Koenigsegg Turns to Saab Successor NEVS to Expand Market Reach
The two companies are teaming up to exploit an 'untapped market segment.'
Koenigsegg is partnering with NEVS, the Chinese-backed firm that bought the remains of Saab after the Swedish automaker's bankruptcy. The partnership will pave the way for Koenigsegg to build cars in higher volumes and will give NEVS access to technology developed by Koenigsegg.
NEVS will invest €150 million ($171 million at current exchange rates) in Koenigsegg, taking a 20-percent stake in the supercar maker. The two companies, which have worked together previously on other projects, will also form a joint venture. NEVS will contribute an additional $150 million and take a 65-percent stake while Koenigsegg will get the remaining 35 percent and contribute primarily with "intellectual property, technology licenses, and product design," according to an NEVS press release.
"This partnership will create the best conditions for Koenigsegg to accelerate growth in the hypercar market, as well as enabling us to break ground into an untapped market segment together with NEVS," Koenigsegg founder Christian von Koenigsegg said in a statement.
It's unclear what that "untapped market segment" will be, but considering that Koenigsegg currently makes cars in small volumes, even compared to other low-production supercar builders like Ferrari and Lamborghini, the company seems to have room for growth. Christian von Koenigsegg has said the Tesla Roadster caught him off-guard, so perhaps the NEVS partnership is part of his plan to fight back. Koenigsegg has also developed technology, including a plug-in hybrid powertrain for its Regera supercar, that could be relevant to NEVS.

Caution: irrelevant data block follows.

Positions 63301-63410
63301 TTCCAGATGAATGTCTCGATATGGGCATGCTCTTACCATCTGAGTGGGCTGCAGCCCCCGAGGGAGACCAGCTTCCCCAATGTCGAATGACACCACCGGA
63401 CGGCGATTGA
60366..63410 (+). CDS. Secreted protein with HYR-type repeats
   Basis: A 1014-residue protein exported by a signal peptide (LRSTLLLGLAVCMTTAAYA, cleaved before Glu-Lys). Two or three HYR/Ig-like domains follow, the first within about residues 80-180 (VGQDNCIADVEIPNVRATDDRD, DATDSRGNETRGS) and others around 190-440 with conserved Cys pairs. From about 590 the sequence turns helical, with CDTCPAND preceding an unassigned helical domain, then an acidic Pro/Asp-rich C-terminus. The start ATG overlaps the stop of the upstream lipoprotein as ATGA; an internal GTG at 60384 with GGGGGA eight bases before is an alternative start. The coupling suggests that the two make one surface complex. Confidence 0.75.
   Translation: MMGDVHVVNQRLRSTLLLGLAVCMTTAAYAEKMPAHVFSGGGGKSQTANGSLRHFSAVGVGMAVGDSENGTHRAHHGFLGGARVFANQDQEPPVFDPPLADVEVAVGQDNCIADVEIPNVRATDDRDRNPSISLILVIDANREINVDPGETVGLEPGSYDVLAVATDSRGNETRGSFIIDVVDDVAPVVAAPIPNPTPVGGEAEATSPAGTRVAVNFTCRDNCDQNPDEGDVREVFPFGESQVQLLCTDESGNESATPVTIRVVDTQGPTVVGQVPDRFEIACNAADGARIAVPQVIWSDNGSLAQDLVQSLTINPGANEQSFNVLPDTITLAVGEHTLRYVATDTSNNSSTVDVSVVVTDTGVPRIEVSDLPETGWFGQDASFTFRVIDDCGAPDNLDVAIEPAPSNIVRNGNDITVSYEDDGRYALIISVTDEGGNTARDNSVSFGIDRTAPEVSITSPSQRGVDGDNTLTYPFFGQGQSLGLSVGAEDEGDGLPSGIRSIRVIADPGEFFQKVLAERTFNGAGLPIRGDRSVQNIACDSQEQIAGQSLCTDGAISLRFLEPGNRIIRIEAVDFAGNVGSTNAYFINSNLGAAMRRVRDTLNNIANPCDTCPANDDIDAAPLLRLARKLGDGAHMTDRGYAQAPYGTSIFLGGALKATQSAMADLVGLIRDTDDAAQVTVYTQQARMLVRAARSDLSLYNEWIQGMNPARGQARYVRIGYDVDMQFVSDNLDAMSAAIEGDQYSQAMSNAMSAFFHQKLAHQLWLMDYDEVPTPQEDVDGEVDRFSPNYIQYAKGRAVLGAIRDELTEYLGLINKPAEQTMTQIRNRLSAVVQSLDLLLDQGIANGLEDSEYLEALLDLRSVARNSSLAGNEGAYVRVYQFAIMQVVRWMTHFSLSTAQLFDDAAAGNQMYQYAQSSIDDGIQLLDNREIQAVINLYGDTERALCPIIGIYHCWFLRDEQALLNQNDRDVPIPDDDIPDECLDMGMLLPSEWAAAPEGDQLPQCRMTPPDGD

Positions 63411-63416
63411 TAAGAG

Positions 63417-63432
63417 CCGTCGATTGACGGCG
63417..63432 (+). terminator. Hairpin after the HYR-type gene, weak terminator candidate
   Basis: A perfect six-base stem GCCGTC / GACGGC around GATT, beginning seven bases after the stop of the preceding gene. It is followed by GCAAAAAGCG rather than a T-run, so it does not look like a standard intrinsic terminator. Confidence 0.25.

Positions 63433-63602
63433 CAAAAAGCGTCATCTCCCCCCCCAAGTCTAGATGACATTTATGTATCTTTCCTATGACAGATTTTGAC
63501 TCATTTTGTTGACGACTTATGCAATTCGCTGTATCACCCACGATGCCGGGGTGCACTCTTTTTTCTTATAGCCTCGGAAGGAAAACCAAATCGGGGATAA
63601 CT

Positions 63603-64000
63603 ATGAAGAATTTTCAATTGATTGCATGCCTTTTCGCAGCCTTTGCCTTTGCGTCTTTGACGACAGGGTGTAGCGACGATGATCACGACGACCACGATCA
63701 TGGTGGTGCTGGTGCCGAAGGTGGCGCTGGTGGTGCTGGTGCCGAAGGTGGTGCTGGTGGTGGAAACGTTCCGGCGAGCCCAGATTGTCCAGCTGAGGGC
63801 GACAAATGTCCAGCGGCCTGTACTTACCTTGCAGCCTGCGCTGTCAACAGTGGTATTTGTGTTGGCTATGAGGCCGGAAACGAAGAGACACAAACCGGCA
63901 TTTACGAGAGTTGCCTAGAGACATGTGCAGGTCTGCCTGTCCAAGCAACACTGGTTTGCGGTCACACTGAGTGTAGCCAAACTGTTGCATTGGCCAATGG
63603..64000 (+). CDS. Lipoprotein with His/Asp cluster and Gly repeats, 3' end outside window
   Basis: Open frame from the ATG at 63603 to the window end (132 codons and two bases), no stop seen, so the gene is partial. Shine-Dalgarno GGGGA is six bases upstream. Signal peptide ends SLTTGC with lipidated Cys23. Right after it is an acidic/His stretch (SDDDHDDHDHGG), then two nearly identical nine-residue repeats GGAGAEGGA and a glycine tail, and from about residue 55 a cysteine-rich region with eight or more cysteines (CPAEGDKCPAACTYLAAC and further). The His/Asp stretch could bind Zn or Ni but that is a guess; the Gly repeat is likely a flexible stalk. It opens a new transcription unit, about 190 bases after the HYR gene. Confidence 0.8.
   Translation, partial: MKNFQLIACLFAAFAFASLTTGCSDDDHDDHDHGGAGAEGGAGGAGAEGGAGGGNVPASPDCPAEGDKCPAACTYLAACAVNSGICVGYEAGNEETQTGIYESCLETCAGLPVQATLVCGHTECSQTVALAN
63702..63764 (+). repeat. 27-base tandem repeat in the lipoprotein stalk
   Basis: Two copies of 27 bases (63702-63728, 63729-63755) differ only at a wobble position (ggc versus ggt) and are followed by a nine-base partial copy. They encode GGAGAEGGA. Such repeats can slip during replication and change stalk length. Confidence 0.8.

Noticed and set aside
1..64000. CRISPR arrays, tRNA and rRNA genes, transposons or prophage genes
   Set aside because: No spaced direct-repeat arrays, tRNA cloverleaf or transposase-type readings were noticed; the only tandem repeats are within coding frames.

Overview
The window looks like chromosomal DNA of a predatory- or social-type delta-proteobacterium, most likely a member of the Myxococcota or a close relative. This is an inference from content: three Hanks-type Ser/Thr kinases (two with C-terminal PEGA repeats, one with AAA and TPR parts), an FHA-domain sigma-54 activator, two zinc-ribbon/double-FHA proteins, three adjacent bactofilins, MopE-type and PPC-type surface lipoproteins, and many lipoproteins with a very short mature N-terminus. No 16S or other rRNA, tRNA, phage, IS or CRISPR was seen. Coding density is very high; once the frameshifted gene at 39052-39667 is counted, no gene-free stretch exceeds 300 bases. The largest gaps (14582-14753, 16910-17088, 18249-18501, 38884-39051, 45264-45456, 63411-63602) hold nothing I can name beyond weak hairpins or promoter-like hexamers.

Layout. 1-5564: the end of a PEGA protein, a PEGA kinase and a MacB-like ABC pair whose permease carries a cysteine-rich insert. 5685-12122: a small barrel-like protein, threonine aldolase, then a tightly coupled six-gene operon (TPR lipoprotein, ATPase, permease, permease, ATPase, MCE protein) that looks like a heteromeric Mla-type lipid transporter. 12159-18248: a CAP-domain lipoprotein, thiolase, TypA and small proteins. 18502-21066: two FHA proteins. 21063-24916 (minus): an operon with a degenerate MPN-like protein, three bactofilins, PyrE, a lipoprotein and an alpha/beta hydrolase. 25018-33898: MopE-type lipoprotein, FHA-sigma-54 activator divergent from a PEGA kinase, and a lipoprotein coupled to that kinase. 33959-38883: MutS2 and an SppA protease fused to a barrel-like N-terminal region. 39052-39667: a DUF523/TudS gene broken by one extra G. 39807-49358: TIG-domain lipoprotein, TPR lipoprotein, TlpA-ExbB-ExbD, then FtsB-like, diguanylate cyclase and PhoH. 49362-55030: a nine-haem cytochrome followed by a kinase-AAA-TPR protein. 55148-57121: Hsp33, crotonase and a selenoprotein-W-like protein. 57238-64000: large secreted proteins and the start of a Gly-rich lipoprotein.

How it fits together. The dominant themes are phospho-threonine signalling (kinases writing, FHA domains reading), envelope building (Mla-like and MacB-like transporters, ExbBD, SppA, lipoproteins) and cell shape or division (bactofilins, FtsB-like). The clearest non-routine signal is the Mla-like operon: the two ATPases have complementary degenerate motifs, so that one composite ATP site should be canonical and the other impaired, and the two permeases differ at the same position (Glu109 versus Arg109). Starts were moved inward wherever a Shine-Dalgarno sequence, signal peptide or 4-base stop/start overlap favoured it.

NEVS, short for National Electric Vehicle Sweden, owns the former Saab factory in Trollhättan, Sweden, and the rights to some of Saab's old designs. Since acquiring these assets, NEVS has primarily focused on developing an electric version of the Saab 9-3, intended for the Chinese market as well as others. However, NEVS can't sell cars under the Saab name, as the trademark is controlled by the Saab aerospace company.
Most NEVS cars will likely be built at a factory in Tianjin, China, rather than Sweden. NEVS is also building a third factory in Shanghai and has discussed introducing a second model, likely based on the old Saab 9-3X.
China's Evergrande Group recently bought a 51-percent stake in NEVS valued at $930 million. Evergrande, which is also a major investor in U.S. electric-car startup Faraday Future, owns China's largest dealership network, according to Autocar. That could help grow Koenigsegg's presence in the all-important Chinese market.